Macroeconomic headwinds continue to plague dealmaking and thwart prospects for a sharp pickup to M&A or initial public offering activity.
With inflation remaining stubbornly high, central banks are expected to continue raising interest rates to combat the price increases. Higher interest rates have increased the cost of acquisition financing and led to depressed valuations, which reduces buyers' purchasing power and sellers' interest in pursuing deals.
The backdrop has led to a dramatic reduction in M&A activity with the third quarter marking the fifth straight period in which the total value of U.S. M&A deals decreased. IPOs in the U.S. have fallen off the cliff. Through the third quarter, U.S. IPOs generated $17.65 billion, down from $217.22 billion through the same period in 2021, according to S&P Global Market Intelligence's latest M&A and equity offerings report.
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With any luck, the third quarter will end up being a symbolic low point for M&A and equity offering dealmaking. The third quarter is traditionally a slow period for transactions as activity decelerates following the summer. Along with seasonal factors, dealmaking headwinds plagued third quarter 2022; volatile equity markets and higher interest rates remained constants as central banks moved to combat higher global inflation. The higher cost of acquisition financing makes it difficult for corporate buyers to pull the trigger on large deals and challenges financial sponsors to rationalize — or even fund — leveraged buyouts. Lower equity valuations also give sellers and issuers greater pause before testing the markets.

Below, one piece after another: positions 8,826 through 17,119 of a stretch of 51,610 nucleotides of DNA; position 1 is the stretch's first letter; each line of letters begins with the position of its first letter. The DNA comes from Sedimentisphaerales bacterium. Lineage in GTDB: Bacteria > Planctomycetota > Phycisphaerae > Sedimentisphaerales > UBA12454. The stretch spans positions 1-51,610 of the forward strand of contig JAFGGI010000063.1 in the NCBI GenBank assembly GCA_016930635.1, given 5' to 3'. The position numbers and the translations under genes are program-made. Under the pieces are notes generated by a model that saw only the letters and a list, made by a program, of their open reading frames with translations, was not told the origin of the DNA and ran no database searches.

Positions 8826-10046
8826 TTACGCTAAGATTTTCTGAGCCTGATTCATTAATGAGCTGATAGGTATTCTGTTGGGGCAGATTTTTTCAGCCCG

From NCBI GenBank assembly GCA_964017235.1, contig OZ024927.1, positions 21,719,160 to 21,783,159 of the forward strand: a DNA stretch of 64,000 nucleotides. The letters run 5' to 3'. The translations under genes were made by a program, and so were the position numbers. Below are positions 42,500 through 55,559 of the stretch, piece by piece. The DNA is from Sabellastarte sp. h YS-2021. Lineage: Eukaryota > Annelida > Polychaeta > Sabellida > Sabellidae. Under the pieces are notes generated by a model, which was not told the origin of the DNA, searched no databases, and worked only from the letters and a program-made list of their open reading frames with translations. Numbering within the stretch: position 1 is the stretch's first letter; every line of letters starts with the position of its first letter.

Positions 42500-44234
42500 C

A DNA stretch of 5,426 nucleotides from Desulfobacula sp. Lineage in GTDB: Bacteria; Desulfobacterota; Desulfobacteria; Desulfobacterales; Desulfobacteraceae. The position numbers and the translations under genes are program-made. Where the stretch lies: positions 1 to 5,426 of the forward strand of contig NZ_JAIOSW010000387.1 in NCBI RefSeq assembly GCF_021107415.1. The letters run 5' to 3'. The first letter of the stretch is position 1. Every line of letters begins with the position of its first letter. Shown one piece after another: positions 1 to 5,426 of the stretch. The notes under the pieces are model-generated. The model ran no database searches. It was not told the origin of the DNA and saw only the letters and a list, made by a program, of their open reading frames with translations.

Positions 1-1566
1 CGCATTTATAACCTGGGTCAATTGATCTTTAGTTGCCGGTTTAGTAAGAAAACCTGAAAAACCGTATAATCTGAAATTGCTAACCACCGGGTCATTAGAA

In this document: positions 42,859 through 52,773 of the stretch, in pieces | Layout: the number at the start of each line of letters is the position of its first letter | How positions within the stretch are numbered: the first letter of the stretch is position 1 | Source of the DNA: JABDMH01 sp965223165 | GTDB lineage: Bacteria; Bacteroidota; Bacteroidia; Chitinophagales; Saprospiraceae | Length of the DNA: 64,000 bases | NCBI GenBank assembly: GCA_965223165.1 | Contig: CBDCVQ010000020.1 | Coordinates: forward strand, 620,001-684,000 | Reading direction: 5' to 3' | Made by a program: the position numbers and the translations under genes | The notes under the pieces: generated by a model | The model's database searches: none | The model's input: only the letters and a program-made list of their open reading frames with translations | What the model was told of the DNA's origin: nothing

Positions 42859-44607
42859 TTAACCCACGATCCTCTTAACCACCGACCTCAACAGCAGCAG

Overall M&A activity will remain challenged until economic uncertainty dissipates. When executives feel more confident about the economic outlook, it increases the likelihood they will pursue transactions.
However, the environment can create opportunities for M&A. Investment bankers have noted that restructuring activity has accelerated and those assignments can lead to forced sellers.
Also, companies seeking to shore up balance sheets will look to divest businesses they do not view as core. Selling off portfolio businesses helped boost IPO activity in the third quarter as spinoffs led to the two largest global IPOs of the third quarter.
Porsche AG, which was part of Volkswagen AG, executed the largest IPO of the period with a $9.06 billion deal. Corebridge Financial Inc., which was part of American International Group Inc., recorded the second-largest IPO of the period with a $1.68 billion deal. Combined, the Porsche and Corebridge transactions accounted for 23.6% of the $45.60 billion raised in the global IPO market during the third quarter.
The spinoffs helped boost IPO totals from the second-quarter level of $39.94 billion, but through the first nine months of 2022, the total value of global IPO issuance was down 69.7% year over year.
A drop in issuance from special purpose acquisition companies has contributed to the decline of IPO total values. In the first three quarters, U.S. blank-check companies raised $10.48 billion, down from $120.30 billion through the same period in 2021.
The issuance has slowed as SPACs have faced valuation pressure and have had difficulty completing M&A transactions. The drop in SPAC IPOs slows capital markets activity but also serves as a negative for M&A as it reduces the pool for potential buyers.
This article was published by S&P Global Market Intelligence and not by S&P Global Ratings, which is a separately managed division of S&P Global.
Q3'22 M&A and Equity Offerings Market Report